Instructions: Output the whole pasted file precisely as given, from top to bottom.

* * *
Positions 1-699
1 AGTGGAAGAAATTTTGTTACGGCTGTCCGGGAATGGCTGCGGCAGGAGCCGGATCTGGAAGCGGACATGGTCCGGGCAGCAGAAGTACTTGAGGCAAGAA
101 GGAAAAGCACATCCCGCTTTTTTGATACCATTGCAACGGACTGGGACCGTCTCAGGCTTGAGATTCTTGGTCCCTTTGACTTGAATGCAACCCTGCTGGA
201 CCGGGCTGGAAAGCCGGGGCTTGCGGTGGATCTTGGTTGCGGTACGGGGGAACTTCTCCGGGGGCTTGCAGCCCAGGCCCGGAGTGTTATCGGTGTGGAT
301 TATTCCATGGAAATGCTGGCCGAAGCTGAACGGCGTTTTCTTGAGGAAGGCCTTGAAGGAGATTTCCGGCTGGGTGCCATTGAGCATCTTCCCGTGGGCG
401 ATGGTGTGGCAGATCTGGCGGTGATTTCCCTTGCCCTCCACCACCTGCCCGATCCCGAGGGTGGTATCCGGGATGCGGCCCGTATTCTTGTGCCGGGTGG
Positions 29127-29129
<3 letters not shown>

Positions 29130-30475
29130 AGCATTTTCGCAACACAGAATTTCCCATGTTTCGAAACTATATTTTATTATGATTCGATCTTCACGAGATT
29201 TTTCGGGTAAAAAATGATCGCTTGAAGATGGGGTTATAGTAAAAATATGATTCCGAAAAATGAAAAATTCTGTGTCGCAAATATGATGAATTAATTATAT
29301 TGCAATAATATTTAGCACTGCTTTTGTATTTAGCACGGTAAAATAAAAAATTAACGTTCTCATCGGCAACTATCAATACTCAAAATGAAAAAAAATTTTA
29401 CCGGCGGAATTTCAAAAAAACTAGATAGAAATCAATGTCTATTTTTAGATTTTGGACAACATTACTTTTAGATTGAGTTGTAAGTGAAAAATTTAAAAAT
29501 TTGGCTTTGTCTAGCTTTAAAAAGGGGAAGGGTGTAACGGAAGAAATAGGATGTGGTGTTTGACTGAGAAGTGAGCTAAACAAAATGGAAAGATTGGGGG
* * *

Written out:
Positions 1-699
1 AGTGGAAGAAATTTTGTTACGGCTGTCCGGGAATGGCTGCGGCAGGAGCCGGATCTGGAAGCGGACATGGTCCGGGCAGCAGAAGTACTTGAGGCAAGAA
101 GGAAAAGCACATCCCGCTTTTTTGATACCATTGCAACGGACTGGGACCGTCTCAGGCTTGAGATTCTTGGTCCCTTTGACTTGAATGCAACCCTGCTGGA
201 CCGGGCTGGAAAGCCGGGGCTTGCGGTGGATCTTGGTTGCGGTACGGGGGAACTTCTCCGGGGGCTTGCAGCCCAGGCCCGGAGTGTTATCGGTGTGGAT
301 TATTCCATGGAAATGCTGGCCGAAGCTGAACGGCGTTTTCTTGAGGAAGGCCTTGAAGGAGATTTCCGGCTGGGTGCCATTGAGCATCTTCCCGTGGGCG
401 ATGGTGTGGCAGATCTGGCGGTGATTTCCCTTGCCCTCCACCACCTGCCCGATCCCGAGGGTGGTATCCGGGATGCGGCCCGTATTCTTGTGCCGGGTGG
Positions 29127-29129
<3 letters not shown>

Positions 29130-30475
29130 AGCATTTTCGCAACACAGAATTTCCCATGTTTCGAAACTATATTTTATTATGATTCGATCTTCACGAGATT
29201 TTTCGGGTAAAAAATGATCGCTTGAAGATGGGGTTATAGTAAAAATATGATTCCGAAAAATGAAAAATTCTGTGTCGCAAATATGATGAATTAATTATAT
29301 TGCAATAATATTTAGCACTGCTTTTGTATTTAGCACGGTAAAATAAAAAATTAACGTTCTCATCGGCAACTATCAATACTCAAAATGAAAAAAAATTTTA
29401 CCGGCGGAATTTCAAAAAAACTAGATAGAAATCAATGTCTATTTTTAGATTTTGGACAACATTACTTTTAGATTGAGTTGTAAGTGAAAAATTTAAAAAT
29501 TTGGCTTTGTCTAGCTTTAAAAAGGGGAAGGGTGTAACGGAAGAAATAGGATGTGGTGTTTGACTGAGAAGTGAGCTAAACAAAATGGAAAGATTGGGGG